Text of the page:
I Have This Old Gun: M1/M1A1 Thompson Submachine Gun

posted on May 29, 2024

At the beginning of World War II, very few submachine guns were available to the Allied powers. One of the guns available for purchase was the M1928A1 Thompson submachine gun, but it was expensive and time-consuming to make. As the war developed, engineers found ways to simplifying the Thompson, and later M1 and M1A1 Thompson submachine guns were easier and less-expensive to produce. Watch our "American Rifleman Television" I Have This Old Gun segment above to see the M1 Thompson in action and learn how it was different than its predecessors.

"The M1 Thompson is a wartime expedient meant to literally make the Thompson inexpensive for purchase for the government," said Philip Schreier, director of the NRA National Firearms Museum. "When World War II began in 1939 for the rest of the world, the British Purchasing Commission put out contracts for Thompson submachine guns as being one of the more formidable, you know, submachine guns on the market at the time. And they were expensive."

Comparison photo of the M1928A1 thompson submachine gun to the M1 Thompson at the bottom.

Commercially available Thompson submachine guns, specifically the M1928A1 model, retailed for about $200 apiece at the start of the war, which is more than $3,000 when adjusted for inflation in 2024. Comparatively speaking, the U.S. government could obtain its new M1 Garand service rifle for approximately $85 at the start of the war, which is today's equivalent of about $1,500.

"Something really had to change. They needed to either come up with a new platform that was cheaper and easier to make, or they had to simplify the Thompson," said Evan Brune, American Rifleman executive editor. "And the U.S. Ordnance Dept. explored both options. But ultimately what did really win out, especially early in the war, was a simplified version of the Thompson submachine gun."

Left side of the M1 Thompson submachine gun shown with a 30-round magazine.

One of the major changes incorporated early on was the elimination of the Blish locking system used on previous Thompson models in exchange for a simplified blowback operation mechanism. The M1 Thompson, built with this blowback mechanism, also eliminated the barrel cooling fins of earlier models, the Cutts compensator at the muzzle, the complex rear sight and the top-mounted operating handle. Additionally, the heavy, complex, 50-round drum magazine was changed for a simplified stick magazine, made in 20- and 30-round variants.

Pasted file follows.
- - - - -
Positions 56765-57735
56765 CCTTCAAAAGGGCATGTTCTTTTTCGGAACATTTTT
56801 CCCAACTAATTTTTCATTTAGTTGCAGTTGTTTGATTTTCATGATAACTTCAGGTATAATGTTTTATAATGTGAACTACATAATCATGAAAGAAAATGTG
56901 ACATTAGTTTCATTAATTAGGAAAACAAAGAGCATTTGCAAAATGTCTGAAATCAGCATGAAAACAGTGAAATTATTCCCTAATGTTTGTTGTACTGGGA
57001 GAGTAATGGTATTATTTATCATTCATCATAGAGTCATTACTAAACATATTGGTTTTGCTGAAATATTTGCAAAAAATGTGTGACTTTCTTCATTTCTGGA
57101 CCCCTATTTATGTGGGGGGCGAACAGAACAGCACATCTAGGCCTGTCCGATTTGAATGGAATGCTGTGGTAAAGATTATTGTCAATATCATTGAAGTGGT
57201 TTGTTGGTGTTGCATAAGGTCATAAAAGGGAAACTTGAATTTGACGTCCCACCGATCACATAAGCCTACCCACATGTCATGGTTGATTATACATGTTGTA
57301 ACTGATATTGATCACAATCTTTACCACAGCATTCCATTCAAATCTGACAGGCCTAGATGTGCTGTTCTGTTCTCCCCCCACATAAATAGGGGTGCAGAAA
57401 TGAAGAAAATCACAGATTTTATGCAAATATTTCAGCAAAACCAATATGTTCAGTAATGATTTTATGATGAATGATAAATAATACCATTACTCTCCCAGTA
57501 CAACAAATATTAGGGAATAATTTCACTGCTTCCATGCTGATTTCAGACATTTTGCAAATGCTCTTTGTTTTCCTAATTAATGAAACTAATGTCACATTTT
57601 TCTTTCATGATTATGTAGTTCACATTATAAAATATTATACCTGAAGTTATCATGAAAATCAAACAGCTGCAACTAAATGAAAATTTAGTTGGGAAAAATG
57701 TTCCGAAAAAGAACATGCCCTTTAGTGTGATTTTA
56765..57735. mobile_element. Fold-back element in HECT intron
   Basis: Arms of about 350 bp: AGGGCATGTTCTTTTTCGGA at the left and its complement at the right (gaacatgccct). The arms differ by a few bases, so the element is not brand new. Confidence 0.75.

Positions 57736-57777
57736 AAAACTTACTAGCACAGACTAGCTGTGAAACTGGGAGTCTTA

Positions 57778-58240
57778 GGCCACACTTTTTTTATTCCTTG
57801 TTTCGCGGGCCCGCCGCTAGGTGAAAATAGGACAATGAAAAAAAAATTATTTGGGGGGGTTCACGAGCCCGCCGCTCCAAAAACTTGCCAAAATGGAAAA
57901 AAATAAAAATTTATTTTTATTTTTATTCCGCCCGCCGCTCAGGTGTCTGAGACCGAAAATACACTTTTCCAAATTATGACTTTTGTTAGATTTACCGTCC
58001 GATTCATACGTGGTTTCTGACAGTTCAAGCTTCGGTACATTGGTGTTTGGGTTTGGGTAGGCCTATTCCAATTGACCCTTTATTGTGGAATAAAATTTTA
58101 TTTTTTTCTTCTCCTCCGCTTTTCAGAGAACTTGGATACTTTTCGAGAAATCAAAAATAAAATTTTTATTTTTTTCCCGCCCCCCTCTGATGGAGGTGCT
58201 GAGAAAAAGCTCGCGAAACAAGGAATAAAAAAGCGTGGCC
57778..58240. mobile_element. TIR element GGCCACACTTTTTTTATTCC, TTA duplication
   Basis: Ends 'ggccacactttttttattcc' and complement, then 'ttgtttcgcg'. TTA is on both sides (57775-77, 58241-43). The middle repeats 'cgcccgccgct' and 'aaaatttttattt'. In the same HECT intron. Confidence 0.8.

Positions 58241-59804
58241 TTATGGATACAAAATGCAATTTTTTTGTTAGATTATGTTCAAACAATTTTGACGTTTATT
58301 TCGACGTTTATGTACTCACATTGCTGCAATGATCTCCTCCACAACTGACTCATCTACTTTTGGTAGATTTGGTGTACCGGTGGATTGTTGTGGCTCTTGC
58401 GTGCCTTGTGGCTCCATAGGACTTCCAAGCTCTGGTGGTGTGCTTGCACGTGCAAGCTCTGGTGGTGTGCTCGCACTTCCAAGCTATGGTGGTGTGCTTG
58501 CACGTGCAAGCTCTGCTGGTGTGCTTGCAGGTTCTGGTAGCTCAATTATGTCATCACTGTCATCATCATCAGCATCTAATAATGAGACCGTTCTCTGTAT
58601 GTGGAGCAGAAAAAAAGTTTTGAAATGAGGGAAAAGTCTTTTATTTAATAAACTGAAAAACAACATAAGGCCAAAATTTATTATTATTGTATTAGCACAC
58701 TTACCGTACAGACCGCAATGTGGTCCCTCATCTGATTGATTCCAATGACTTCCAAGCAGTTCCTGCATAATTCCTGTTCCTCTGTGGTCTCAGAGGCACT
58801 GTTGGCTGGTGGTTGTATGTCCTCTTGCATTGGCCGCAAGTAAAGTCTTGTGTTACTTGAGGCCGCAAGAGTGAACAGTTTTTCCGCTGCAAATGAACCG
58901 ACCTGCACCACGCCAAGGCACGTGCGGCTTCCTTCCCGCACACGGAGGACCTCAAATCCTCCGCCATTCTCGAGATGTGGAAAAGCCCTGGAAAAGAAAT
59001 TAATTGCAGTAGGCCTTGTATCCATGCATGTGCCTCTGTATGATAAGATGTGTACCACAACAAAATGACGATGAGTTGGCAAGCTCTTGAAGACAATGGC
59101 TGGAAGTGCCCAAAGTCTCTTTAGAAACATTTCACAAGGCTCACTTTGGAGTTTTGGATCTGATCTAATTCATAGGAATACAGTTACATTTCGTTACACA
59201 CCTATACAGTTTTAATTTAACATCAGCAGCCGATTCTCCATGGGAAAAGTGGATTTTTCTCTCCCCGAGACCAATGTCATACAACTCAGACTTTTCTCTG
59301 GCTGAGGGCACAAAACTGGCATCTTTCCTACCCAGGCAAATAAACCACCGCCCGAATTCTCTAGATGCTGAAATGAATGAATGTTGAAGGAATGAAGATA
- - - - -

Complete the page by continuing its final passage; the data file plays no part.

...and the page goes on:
"Despite all of these expediencies, There was still more that they could do, and Savage Arms really led the way in refining this already simplified design down even more," Brune said. "One of the things inside the gun was that it had this multi-component, fire-control assembly and Savage engineers found out, 'Well, hey, if you just machine a protrusion on the front face of the bolt, you don't need to have this separate hammer and firing pin and bolt. You don't need to hog out the whole thing. It'll work,' and that reduced machine time even more and made the gun even more cost-effective."

A World War II Marine fires a Thompson submachine gun during combat in the South Pacific.

This change from a multi-component fire-control mechanism to a simplified bolt distinguished the M1 Thompson from the later M1A1 Thompson submachine guns.

"The M1 Thompson was used by most branches of the American military during the Second World War and even some of our allies," Schreier said. "Paratroopers were fond of it. The Thompson saw great service in the Pacific Islands. Photographs of the war were of U.S. Marines, you know, standing up and shooting the Thompson M1 over on the islands of the South Pacific during the Second World War."

To watch complete segments of past episodes of American Rifleman TV, go to americanrifleman.org/artv. For all-new episodes of ARTV, tune in Wednesday nights to Outdoor Channel 8:30 p.m. and 11:30 p.m. EST.



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